When Americans Dreamed of Kitchen Computers

An absolutely delightful read, with great photos. And Mrs. Ciarcia’s question is one all women are STILL asking!

When Americans Dreamed of Kitchen Computers
The ultimate appliance turned out to be expensive and impractical.
Gastro Obscura, July 21, 2021
Free access: Dreams of Kitchen Computers



This is a question many American families find themselves asking daily. It’s not a new question, either. Generations have debated the delegation of kitchen duties, often touching on class, race, and especially gender. Most frequently, women have taken on home cooking, which often means hard work for little or no pay. Proposed solutions have ranged from equitable sharing of household labor between all family members, buying pre-made foods, and even kitchen-less homes and communal cooking.

However, one solution to the cooking dilemma has remained in the American cultural imagination: a kitchen computer, one capable of preparing a family’s every meal. Though it might seem like something straight out of The Jetsons, there was a brief period where the kitchen computer was very real indeed.

(Note to moderators: Sorry, I couldn’t figure out how to move this into another category after I created it. Pls move it if you feel it is appropriate to do so)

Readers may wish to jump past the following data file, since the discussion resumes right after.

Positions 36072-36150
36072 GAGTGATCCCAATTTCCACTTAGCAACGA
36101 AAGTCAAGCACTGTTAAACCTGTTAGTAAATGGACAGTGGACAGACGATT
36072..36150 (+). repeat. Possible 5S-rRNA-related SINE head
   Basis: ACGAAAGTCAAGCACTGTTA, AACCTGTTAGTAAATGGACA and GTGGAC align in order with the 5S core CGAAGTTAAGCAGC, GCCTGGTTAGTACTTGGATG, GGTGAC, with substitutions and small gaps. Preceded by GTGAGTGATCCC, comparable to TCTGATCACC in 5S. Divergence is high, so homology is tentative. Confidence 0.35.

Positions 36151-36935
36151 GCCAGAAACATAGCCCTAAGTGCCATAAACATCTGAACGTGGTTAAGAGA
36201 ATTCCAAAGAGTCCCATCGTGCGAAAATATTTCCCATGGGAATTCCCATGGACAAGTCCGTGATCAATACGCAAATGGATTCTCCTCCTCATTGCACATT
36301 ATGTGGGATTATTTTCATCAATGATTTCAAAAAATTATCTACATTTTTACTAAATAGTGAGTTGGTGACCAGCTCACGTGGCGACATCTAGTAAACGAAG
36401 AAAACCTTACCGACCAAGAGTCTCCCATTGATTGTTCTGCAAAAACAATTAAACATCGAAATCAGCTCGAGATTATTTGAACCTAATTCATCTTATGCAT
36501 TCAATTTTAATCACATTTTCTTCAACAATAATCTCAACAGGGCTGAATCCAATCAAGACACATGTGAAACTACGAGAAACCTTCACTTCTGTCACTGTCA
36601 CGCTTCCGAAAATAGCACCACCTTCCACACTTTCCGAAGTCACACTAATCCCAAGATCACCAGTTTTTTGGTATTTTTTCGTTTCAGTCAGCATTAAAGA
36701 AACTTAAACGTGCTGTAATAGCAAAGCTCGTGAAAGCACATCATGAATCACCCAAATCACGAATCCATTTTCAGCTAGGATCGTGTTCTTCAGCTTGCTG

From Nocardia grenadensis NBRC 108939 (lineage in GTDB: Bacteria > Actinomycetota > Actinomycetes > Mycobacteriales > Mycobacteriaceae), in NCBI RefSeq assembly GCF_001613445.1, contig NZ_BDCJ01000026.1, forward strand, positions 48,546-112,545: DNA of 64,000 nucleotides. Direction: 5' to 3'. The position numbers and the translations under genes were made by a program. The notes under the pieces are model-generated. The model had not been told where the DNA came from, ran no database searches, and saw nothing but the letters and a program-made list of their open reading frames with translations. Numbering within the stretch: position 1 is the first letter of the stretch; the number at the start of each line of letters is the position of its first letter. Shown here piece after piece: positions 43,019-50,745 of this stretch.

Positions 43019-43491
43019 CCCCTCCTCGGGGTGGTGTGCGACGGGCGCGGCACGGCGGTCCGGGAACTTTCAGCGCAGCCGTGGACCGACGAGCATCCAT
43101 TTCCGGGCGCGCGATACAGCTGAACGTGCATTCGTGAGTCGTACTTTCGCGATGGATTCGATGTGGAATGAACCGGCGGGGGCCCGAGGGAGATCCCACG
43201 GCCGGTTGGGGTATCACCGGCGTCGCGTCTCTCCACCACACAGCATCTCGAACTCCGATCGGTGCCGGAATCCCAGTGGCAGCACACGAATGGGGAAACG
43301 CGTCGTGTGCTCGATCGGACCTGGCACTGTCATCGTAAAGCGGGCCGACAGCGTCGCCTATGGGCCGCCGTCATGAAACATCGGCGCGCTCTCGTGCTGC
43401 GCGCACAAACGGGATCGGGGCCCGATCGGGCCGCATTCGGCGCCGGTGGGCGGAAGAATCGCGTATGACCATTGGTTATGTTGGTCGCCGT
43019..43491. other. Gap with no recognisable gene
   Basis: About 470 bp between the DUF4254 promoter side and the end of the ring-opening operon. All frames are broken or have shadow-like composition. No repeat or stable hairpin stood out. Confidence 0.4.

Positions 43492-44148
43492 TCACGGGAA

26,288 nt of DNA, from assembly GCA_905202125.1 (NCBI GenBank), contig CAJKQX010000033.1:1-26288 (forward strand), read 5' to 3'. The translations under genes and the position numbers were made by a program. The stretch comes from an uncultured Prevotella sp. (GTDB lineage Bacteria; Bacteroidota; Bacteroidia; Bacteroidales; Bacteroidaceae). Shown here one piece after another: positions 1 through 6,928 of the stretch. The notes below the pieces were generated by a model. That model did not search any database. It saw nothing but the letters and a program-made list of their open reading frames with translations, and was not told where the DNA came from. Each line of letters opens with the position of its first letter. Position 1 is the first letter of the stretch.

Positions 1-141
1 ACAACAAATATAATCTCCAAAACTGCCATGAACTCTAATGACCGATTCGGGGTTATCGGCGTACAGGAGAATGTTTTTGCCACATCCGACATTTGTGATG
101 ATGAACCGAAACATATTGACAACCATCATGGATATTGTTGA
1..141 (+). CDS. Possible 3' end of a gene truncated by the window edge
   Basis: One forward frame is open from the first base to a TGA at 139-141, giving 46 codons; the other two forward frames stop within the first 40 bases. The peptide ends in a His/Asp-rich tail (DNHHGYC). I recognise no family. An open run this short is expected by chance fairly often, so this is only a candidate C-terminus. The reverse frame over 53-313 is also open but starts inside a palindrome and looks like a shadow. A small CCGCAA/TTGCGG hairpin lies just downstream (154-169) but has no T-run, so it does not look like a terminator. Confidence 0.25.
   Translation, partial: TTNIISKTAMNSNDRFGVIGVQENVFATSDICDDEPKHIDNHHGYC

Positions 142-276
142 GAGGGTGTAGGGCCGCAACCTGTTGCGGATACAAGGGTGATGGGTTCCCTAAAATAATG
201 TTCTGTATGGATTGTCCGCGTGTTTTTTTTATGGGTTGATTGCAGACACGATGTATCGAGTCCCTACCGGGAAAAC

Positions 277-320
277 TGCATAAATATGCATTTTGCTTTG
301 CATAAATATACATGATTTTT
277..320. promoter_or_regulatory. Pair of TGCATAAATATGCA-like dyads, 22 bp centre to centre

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uhmmm, , , , I have a kitchen computer.
keeps all my recipes handy, my “cooking info tidbits” file, calculator, Internet access, shopping list . . .

data files are on the network drive so I can access from any of the house computers…

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In the 80s, I was the corporate librarian at Atari, which at the time specialized in coin-operated arcade games and video games. They also developed an early desktop computer, but were having a hard time coming up with uses for it. Someone mentioned it would be a good place to store recipes. Little did we all know what was coming!


From the link; “…the Foodarackacycle machine (also called the Electronicook, Food-O-Matic, and the Menulator) that could cook any dish and had a separate keyboard for programming meals. …”

I’m remembering this;


Thanks for the Jetson memories. Did you happen to notice that after June had a tough day pushing buttons all day long, she had a full time housekeeper, maid, cook.:slightly_smiling_face:

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Rosie, Hazel, or Alice?
Who was the best TV maid?

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“Food is a pretty good prism through which to view humanity.”

― Jonathan Gold